China to boost its slowing economy
Tuesday, October 21, 2008
SHANGHAI, China -- China's economic growth slackened to 9 percent in the third quarter of this year, its slowest in more than five years, as leaders pledged to boost lending, increase export rebates and slash taxes on housing transactions to help cushion the blow from the global credit crisis.
Growth in the first nine months of the year was 9.9 percent over a year earlier, the National Statistics Bureau reported Monday. That compares with 11.9 percent growth for all of 2007.
"There are no signs of a definite recovery from the financial crisis," bureau spokesman Li Xiaochao said in a nationally televised news conference.
"The growth rate has moderated," Li said.
The 9 percent expansion in the third quarter was the slowest since the second quarter of 2003, when disruptions due to the outbreak of Severe Acute Respiratory Syndrome, or SARS, cooled growth to 6.7 percent.
It compares with 10.6 percent growth in the first quarter of the year, and 10.1 percent in the second quarter.
Economists have cut China's growth forecasts to as low as 9 percent for the year. That would be the highest rate for any major economy, but Beijing needs to keep growth robust to reduce poverty and minimize job losses that could fuel political tensions.
Instead of bouncing back after a break during the Olympics, China's industrial boom has slowed as demand for the country's exports has fallen.
"China's manufacturing sector is not immune from the global economic downturn," said Sherman Chan, an analyst for Moody's Economy.com.
China is seeing protests by laid-off workers about missing paychecks from bankrupt factories. Meanwhile, higher-income workers are feeling the pinch of sinking share prices and a weak housing market.
Weak export growth means Chinese imports of raw materials and other manufacturing inputs are slowing -- more bad news for countries counting on robust sales to China to help them weather weakness in other export markets.
"We expect a further deceleration in industrial production growth as export oriented industries such as garments and toys grapple with external weakness, and heavy industries from steel to autos adapt to declining domestic demand," Jing Ulrich, chairwoman of China equities for JP Morgan Chase & Co., said in a report to clients.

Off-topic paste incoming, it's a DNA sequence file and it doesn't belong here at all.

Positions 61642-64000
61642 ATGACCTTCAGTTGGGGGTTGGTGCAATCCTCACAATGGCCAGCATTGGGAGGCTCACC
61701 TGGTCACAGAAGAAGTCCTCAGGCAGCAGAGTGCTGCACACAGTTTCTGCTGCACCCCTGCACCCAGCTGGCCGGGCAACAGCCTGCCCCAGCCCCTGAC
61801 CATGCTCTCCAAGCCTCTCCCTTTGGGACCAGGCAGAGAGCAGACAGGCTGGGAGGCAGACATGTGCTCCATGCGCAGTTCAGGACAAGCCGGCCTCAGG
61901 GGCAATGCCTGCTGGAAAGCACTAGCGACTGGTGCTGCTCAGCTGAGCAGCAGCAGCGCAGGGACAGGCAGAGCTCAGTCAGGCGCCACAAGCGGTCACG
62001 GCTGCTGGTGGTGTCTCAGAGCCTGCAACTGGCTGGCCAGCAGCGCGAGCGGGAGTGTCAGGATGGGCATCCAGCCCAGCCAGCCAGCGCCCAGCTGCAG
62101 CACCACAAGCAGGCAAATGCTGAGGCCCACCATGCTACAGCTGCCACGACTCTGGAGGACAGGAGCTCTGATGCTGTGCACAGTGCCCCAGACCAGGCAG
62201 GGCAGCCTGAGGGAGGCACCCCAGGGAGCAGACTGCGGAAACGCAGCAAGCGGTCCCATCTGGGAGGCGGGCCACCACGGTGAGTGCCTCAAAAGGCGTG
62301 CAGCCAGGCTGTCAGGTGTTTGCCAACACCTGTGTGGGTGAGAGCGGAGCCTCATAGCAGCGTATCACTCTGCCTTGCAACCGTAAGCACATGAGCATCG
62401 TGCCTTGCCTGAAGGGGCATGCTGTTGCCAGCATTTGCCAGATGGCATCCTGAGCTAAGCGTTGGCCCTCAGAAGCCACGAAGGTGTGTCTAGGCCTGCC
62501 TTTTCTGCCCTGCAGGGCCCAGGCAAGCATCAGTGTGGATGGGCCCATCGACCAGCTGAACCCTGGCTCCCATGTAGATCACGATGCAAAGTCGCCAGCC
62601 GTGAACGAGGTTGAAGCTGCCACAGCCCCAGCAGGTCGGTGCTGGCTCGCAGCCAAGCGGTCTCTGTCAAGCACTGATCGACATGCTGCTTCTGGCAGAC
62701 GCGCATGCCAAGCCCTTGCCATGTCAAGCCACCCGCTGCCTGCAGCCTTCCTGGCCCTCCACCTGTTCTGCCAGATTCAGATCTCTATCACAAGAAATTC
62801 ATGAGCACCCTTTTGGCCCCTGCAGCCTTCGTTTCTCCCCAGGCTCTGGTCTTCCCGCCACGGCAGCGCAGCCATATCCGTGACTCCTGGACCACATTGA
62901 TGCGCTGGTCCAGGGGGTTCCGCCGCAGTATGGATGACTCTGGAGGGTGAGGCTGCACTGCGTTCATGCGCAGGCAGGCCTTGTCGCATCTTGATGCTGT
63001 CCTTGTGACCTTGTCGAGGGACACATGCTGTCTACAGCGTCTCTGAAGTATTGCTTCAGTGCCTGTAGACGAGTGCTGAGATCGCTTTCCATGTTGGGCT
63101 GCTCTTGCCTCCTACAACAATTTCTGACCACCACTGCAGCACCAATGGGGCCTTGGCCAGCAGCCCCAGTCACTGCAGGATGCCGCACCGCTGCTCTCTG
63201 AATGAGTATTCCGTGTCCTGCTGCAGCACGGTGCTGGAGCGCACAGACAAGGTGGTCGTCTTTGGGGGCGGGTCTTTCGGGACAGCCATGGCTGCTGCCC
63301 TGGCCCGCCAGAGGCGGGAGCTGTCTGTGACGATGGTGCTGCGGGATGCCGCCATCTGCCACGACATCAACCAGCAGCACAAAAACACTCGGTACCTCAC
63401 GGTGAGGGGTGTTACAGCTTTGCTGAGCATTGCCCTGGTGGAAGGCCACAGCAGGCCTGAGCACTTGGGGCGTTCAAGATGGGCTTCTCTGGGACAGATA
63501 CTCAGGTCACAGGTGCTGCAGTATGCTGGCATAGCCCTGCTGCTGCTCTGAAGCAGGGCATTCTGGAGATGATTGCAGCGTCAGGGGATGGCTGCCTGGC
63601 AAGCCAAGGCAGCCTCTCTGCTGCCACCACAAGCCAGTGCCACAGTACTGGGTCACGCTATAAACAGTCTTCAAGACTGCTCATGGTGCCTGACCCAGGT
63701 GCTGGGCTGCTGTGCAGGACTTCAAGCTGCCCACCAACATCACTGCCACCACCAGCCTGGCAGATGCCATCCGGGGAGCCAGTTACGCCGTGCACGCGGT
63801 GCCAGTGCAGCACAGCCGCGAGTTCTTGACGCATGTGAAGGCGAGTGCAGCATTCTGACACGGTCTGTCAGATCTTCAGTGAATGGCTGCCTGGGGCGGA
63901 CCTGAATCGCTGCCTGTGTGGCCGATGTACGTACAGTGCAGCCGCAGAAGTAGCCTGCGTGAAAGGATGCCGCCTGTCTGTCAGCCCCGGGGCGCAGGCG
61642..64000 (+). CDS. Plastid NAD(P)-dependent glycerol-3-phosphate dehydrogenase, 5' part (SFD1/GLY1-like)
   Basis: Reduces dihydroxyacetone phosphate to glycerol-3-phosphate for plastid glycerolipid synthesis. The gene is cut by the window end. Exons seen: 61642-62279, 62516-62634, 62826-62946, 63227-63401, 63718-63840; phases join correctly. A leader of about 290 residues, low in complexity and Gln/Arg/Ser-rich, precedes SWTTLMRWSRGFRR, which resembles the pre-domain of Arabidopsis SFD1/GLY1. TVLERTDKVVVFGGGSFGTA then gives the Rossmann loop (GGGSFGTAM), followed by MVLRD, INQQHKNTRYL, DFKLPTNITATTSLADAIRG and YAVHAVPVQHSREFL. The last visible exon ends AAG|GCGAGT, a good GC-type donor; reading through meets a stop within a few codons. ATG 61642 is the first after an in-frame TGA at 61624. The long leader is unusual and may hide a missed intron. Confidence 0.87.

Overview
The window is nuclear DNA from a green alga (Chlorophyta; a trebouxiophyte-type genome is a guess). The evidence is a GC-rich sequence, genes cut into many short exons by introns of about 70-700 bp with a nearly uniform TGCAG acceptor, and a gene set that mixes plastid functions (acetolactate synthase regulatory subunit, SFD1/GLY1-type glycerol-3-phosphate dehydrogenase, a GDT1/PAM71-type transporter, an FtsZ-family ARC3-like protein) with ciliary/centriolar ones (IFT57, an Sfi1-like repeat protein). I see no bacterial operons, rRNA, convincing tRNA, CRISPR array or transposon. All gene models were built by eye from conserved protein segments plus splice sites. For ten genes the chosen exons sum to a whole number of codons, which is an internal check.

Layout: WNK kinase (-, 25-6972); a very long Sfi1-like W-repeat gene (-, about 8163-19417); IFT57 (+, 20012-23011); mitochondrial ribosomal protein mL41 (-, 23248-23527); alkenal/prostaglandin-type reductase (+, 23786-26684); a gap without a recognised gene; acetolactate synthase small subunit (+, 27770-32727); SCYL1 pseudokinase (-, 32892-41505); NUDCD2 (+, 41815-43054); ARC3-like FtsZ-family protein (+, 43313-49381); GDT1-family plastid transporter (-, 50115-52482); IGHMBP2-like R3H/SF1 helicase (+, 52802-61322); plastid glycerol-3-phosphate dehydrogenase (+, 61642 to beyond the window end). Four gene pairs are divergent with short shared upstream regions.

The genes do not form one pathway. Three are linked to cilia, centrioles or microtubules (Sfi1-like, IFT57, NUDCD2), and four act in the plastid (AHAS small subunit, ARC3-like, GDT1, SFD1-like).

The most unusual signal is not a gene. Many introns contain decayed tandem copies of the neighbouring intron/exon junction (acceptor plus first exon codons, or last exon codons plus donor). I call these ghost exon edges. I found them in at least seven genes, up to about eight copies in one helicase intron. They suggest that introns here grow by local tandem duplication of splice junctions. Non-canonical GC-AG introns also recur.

Still there are glimmers of good news.
Politically sensitive inflation slowed in September to a 15-month low of 4.6 percent, the bureau reported. That compares with a 12-year peak of 8.7 percent hit in February.
The easing of upward consumer price pressures, thanks largely to moderating food costs, could free Beijing to do more to help jump-start growth. In recent years, China has made a priority of seeking to rein in bank lending and other factors blamed for pushing prices higher.
Leaders meeting over the weekend pledged new measures to spur lending and stabilize the country's volatile financial markets.
"Financial, credit and foreign trade measures will be carried out in the near future in response to the slowing trend of the country's economic growth," the official Xinhua News Agency said in a report late Sunday, citing a meeting of the State Council, or Cabinet.
Share prices have continued to fall despite a raft of market-boosting measures. On Monday, the benchmark Shanghai Composite Index fell was down 0.7 percent to 1,916.55 by midday.
Corporate profits and tax revenue are declining, and export-dependent small and medium-size companies are hurting, Li of the statistics bureau acknowledged.
Among measures planned, banks will be encouraged to lend more and companies will get support for technology innovations, Xinhua said. Infrastructure construction, reconstruction of the region devastated by the May earthquake in central China and the social welfare system will get special attention, it said.
The State Council decision includes plans to boost imports while also promoting exports by increasing rebates of value-added taxes on products ranging from labor-intensive textiles to more costly electronic equipment, it said without giving more specific details.